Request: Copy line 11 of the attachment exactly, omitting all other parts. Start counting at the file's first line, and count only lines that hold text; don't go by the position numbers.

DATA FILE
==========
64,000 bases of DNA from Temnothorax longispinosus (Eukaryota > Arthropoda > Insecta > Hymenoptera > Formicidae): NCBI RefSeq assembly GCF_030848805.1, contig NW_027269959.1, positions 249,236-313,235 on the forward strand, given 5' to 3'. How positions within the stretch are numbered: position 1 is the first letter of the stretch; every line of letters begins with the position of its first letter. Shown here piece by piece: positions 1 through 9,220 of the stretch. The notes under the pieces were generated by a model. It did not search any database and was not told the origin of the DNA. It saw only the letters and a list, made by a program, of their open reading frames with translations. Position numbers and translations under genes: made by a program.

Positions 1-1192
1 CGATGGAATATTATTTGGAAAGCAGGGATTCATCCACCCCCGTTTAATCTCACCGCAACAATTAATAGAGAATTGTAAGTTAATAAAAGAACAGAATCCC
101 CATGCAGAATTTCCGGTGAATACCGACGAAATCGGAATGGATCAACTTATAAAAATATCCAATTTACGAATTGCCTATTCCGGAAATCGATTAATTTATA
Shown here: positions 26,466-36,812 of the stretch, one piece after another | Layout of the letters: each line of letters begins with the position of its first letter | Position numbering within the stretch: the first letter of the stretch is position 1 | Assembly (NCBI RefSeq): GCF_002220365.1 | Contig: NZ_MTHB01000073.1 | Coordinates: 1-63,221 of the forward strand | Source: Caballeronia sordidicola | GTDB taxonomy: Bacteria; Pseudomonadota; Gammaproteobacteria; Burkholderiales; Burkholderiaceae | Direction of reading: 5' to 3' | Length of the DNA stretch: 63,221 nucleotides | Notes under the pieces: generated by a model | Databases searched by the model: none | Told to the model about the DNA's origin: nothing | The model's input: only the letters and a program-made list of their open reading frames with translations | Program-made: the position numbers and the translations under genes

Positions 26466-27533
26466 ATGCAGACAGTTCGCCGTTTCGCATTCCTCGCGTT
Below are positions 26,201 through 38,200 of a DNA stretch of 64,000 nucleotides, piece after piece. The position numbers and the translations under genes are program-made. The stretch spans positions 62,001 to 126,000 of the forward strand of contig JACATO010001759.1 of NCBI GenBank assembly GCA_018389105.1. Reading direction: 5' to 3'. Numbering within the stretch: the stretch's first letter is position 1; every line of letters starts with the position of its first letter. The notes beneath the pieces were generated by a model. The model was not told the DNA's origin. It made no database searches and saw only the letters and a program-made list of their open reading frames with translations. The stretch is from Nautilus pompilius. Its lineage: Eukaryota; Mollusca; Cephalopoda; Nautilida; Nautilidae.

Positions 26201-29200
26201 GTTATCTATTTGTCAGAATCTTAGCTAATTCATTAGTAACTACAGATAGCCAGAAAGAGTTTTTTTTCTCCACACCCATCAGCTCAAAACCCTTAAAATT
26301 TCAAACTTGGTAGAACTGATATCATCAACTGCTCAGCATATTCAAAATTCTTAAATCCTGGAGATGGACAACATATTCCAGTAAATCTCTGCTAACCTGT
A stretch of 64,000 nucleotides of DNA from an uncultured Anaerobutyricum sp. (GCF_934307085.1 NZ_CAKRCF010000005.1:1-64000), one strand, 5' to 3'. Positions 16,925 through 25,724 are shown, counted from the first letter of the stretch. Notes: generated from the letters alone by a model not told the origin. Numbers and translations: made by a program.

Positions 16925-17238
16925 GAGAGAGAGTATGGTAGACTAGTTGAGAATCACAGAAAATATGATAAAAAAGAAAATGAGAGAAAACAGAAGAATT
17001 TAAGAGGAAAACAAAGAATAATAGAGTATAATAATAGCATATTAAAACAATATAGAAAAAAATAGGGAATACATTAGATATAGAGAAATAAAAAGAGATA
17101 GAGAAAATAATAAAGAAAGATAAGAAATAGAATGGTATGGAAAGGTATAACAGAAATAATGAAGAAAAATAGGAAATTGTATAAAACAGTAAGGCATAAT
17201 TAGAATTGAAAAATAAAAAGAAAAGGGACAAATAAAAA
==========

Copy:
26301 TCAAACTTGGTAGAACTGATATCATCAACTGCTCAGCATATTCAAAATTCTTAAATCCTGGAGATGGACAACATATTCCAGTAAATCTCTGCTAACCTGT